Observers reckon that in the March 9, 2018 handshake, President Kenyatta found an unwavering resolve in the fight against corruption.
Previously, part of that energy would be expended in dealing with the Opposition, which has now mellowed into more or less an appendage of the ruling party.
But DP Ruto has also come under intense pressure in the new order, at times forced to go ballistic to protect his fort.
Today marks one year since President Uhuru Kenyatta and Opposition leader Raila Odinga agreed on a truce, a watershed moment that has redrawn the country’s political architecture.
Subsequent events have not only seen marked changes in how the two leaders conduct their politics but also confused some of their staunch allies, who have either gone silent or have been forced to reinvent themselves to survive in the new circumstances.
Observers reckon that in the March 9, 2018 handshake, President Kenyatta found an unwavering resolve in the fight against corruption. Previously, part of that energy would be expended in dealing with the Opposition, which has now mellowed into more or less an appendage of the ruling party.
“In the past, it is the Opposition that used to be on the receiving end. Now, it is the corrupt elements in his government. Unlike before, Uhuru can now talk tough about corruption without worrying about those in his government who are beneficiaries of the same. He does not need their services to deal with the Opposition that is now reading from the same script with him,” observed Dr Godwin Siundu of the University of Nairobi.
Since the handshake, both President Kenyatta and Mr Odinga have changed their conduct in public. Mr Odinga, a man defined by his abrasive brand of politics, no longer criticises the government. On the contrary, he has turned out to be the government’s foremost defender on a number of issues, especially the war on corruption and the Big Four agenda.
At the risk of losing his support base last year, he rallied his troops in Parliament to support the VAT Bill, which increased the prices of petroleum products.
Mr Odinga does not comment liberally on topical issues he feels would jeopardise his relationship with the President.
“Let that pass, I think I can get direct audience with the President to raise the issue than execute it in the media,” he once told this writer. It may be termed as the metamorphosis of Mr Odinga.
But it is the frequent visits by Cabinet secretaries to his Capitol Hill private offices that have confounded many.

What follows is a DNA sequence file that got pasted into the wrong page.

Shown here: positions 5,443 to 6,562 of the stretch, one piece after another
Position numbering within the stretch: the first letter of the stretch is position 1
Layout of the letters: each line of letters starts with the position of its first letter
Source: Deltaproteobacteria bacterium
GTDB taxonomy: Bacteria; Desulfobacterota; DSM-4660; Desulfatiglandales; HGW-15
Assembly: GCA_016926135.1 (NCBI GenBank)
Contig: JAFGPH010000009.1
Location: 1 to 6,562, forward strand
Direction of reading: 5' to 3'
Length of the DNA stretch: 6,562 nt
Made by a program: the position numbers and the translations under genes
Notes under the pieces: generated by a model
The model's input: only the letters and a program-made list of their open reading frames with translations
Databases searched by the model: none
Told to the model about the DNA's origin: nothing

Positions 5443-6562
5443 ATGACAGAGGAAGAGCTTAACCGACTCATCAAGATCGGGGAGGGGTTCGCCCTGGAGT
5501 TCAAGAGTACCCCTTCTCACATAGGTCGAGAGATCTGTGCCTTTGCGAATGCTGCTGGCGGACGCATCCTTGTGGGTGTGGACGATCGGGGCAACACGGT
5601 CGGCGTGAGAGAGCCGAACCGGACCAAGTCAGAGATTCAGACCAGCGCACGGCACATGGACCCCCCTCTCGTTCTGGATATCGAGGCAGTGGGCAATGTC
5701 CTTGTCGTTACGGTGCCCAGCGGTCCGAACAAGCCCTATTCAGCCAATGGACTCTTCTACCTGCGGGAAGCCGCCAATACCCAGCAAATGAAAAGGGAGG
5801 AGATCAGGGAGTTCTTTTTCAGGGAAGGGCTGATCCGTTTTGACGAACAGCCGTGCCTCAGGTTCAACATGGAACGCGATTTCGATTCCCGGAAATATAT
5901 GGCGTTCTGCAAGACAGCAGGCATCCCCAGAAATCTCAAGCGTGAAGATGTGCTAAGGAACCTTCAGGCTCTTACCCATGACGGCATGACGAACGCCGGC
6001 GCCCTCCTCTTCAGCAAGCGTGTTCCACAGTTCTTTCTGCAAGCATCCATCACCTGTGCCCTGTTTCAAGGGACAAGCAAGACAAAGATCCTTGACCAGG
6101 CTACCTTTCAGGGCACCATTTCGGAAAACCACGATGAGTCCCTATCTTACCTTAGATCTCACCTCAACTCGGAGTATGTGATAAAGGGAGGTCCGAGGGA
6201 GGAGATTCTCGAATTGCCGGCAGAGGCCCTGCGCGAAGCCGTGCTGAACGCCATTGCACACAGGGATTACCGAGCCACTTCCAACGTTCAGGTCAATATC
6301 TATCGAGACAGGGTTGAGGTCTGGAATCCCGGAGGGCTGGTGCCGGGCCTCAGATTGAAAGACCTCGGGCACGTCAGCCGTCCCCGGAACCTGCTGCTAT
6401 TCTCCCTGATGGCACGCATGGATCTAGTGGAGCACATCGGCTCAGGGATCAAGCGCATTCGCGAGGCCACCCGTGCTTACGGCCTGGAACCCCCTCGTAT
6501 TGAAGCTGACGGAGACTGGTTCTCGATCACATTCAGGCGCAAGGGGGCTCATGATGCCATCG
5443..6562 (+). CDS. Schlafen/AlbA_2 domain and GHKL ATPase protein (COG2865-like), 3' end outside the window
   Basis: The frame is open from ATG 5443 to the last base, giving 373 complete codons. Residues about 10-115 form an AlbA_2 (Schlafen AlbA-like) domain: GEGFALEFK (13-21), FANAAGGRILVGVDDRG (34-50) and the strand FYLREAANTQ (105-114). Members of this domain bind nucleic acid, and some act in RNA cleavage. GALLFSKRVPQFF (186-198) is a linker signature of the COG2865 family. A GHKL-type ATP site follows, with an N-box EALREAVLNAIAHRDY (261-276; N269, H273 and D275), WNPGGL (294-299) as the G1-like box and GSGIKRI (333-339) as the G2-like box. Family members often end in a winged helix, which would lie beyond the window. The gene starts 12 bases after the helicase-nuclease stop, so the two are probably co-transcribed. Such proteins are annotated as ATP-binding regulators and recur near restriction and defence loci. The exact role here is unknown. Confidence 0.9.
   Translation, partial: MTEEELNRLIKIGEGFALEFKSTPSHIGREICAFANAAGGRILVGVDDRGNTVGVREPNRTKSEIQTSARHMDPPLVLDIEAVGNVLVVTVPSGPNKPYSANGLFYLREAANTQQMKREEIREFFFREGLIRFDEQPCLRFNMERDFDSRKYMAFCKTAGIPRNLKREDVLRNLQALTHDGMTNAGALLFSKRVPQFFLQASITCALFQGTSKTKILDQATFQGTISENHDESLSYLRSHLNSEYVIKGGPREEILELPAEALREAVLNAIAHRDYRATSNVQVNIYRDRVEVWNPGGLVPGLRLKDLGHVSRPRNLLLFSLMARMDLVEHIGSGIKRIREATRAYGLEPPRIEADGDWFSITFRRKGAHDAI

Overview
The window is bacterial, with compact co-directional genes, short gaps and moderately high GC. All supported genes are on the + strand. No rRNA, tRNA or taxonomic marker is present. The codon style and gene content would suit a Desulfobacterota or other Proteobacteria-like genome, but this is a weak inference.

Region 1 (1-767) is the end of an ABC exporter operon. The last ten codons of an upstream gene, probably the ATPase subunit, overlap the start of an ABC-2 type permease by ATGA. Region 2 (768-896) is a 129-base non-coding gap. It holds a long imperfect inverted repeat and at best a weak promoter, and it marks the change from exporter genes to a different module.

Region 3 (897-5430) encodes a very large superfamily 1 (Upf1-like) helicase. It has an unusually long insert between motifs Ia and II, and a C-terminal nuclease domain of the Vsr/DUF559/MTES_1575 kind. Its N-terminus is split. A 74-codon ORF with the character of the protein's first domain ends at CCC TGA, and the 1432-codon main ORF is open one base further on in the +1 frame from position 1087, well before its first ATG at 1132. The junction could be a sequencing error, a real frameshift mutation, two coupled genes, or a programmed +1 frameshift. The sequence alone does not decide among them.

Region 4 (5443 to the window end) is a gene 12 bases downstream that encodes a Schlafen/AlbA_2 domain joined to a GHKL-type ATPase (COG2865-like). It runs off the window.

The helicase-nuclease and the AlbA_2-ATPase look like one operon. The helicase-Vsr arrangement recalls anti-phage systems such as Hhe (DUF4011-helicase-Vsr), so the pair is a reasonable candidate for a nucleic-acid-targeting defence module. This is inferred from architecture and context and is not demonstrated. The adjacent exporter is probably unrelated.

Before the armistice, no Cabinet minister would appear in public with him.
Agriculture CS Mwangi Kiunjuri is the latest to pay him a courtesy call this week. Some like Devolution CS Eugene Wamalwa and his Tourism counterpart Najib Balala have also visited.
On Thursday, Mr Odinga explained that he invites them to share experiences on how to achieve efficiency in the running of their dockets.
“I do this as part of the effort to involve the public in government affairs. I am a member of the public. Remember, I have been in government for many years and could help them with a thing or two,” he said in a televised interview.
With much gusto, the former premier has also become one of the leading advocates of the Big Four agenda, President Kenyatta’s flagship projects on health, food security, housing and manufacturing that he hopes to be remembered for once he exits the stage.
In the past, Mr Odinga would be giving Jubilee administration a hard time, perhaps revealing one scandal after another and attracting an equally punitive response from the Head of State and his generals.
It is worth noting that this is not the first time Mr Odinga is going to bed with the government after a bitterly contested election.
Save for 2008, when he ended up as prime minister in the grand coalition government with Mwai Kibaki, Mr Odinga also co-operated with President Daniel Moi in the late 90s before the two parted ways when the retired Head of State anointed Mr Kenyatta as his choice of successor.
President Kenyatta is also a transformed man, thanks to the handshake.
Top Jubilee figures have openly grumbled that the handshake has drawn a wedge between him and Deputy President William Ruto and the Jubilee leadership in Parliament.